Fair Value Accounting: The Road to Be Most Travelled
Fair value convention has polarized two opposing views – the first, that fair value accounting compounds economic hardship and distortion – and the second, that fair value accounting affords an accurate rendering of the market value of underlying assets and liabilities. This paper intends to clarify some of the underlying arguments by presenting a brief overview of fair value accounting, and the main advantages and disadvantages of using fair value regime. The analysis shows that only certain assets and liabilities are required to be measured at fair value and the degree to which unrealized gains and losses associated with fair value measurement are reflected in the financial statements depends on the intended use of assets and liabilities in question. The two main arguments against fair value accounting – exacerbated procyclicality and increased volatility of the financial statements – are amply counterbalanced by arguments in favour of fair value accounting. The latter includes the significance of limitations associated with historical cost accounting, increased relevance of information presented to investors and lower expected likelihood of earnings management under fair value accounting.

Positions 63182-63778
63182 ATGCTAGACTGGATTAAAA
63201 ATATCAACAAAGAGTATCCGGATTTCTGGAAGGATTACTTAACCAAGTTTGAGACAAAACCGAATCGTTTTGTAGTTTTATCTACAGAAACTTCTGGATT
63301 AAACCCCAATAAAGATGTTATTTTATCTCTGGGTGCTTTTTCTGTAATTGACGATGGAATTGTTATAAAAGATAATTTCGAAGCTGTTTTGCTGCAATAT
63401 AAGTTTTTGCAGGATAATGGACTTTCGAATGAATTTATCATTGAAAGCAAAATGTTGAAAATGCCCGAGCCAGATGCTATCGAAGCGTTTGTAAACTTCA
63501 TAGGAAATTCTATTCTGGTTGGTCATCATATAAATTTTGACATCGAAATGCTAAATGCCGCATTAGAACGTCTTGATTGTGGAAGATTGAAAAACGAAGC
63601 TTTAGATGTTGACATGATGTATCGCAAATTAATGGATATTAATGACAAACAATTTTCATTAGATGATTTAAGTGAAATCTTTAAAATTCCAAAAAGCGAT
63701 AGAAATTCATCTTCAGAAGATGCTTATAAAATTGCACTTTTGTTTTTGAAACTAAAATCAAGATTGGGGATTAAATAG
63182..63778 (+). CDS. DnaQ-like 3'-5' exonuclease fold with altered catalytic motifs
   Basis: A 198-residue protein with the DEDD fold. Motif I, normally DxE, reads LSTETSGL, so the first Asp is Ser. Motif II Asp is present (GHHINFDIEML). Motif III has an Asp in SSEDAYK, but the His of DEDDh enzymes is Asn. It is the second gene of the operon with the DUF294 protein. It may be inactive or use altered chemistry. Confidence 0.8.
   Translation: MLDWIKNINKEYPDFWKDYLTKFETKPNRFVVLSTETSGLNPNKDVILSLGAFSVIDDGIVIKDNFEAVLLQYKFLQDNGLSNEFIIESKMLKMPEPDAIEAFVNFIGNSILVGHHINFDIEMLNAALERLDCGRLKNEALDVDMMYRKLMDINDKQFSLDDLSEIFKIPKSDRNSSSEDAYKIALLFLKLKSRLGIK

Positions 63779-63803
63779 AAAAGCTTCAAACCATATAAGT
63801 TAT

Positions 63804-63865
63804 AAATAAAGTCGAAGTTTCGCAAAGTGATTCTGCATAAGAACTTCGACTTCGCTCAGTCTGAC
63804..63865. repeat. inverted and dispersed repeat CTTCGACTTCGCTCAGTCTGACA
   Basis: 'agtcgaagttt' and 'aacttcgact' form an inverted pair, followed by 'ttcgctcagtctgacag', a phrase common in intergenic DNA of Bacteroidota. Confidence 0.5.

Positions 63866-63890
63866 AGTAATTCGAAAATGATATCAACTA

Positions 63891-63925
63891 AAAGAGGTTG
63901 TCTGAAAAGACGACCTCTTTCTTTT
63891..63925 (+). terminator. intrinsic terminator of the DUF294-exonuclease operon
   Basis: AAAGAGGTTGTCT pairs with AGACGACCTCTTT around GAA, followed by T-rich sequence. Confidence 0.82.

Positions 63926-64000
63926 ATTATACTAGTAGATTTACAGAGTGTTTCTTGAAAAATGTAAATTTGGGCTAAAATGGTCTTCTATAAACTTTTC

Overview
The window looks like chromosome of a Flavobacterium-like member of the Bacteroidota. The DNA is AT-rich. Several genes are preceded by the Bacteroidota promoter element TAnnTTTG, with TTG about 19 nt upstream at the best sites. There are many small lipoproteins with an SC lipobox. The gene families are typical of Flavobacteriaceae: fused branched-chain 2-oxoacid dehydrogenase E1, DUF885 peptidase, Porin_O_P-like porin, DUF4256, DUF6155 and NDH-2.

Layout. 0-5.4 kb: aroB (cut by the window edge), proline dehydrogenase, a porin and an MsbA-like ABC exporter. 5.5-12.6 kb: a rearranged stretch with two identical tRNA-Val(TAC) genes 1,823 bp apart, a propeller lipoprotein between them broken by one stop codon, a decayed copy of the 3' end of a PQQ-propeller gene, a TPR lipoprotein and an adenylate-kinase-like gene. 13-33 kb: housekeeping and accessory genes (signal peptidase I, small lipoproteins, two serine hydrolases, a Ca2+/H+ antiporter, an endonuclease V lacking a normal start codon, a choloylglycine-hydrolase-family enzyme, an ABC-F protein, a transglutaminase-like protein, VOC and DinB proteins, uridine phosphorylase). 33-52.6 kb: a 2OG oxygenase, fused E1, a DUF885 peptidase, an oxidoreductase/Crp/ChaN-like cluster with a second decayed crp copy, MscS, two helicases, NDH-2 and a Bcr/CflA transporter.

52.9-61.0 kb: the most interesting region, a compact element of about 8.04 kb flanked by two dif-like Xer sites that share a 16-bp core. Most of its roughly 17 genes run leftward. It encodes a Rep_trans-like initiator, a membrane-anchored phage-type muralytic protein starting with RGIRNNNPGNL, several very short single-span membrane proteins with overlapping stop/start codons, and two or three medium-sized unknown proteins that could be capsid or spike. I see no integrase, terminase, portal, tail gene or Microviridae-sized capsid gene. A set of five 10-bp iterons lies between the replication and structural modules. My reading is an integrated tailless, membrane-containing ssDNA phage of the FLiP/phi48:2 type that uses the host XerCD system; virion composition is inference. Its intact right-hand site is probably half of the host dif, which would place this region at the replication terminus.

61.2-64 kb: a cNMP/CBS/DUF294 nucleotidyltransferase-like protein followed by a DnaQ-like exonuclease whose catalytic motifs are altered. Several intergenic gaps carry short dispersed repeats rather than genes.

|Date of creation:||Dec 2009|
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